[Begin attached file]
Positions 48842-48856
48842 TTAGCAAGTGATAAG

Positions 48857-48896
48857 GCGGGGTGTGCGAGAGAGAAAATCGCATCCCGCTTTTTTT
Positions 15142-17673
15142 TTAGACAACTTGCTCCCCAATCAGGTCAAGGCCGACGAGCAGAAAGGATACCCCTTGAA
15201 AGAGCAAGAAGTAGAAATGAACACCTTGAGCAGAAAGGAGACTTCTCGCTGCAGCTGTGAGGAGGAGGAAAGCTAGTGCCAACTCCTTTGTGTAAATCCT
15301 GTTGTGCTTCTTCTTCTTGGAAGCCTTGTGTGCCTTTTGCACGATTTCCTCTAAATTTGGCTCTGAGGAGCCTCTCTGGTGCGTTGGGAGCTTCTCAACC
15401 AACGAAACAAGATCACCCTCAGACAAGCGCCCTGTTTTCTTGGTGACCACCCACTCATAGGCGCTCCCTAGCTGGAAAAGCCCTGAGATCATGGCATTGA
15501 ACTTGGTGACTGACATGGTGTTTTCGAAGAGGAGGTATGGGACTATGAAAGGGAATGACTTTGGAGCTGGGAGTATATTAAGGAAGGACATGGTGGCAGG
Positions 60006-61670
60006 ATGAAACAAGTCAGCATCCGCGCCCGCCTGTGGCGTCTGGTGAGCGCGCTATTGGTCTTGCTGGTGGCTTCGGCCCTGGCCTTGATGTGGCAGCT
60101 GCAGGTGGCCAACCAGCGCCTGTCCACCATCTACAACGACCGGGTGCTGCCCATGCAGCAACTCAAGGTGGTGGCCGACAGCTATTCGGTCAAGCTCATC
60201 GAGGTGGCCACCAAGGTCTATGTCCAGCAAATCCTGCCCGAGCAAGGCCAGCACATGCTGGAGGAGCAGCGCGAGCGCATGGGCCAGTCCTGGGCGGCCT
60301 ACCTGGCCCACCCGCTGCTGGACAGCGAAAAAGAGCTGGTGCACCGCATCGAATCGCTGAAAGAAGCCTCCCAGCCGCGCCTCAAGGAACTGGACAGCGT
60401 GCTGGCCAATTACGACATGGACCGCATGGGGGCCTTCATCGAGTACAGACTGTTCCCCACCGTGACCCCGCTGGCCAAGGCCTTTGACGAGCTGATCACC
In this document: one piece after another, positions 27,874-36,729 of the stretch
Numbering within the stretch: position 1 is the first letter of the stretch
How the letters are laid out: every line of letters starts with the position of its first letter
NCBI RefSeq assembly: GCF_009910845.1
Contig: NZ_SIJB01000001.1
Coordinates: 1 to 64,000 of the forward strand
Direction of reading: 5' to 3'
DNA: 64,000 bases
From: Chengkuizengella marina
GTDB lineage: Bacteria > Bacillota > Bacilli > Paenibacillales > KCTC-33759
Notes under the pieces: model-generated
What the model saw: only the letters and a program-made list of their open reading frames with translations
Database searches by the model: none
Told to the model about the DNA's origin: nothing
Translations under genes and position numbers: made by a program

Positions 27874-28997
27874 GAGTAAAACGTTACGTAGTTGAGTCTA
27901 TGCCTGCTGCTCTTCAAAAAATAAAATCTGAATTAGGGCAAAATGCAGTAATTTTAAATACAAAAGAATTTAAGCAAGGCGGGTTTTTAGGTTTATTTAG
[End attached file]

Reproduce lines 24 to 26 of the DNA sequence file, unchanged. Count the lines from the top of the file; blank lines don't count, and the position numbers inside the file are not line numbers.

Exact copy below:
DNA: 64,000 bases
From: Chengkuizengella marina
GTDB lineage: Bacteria > Bacillota > Bacilli > Paenibacillales > KCTC-33759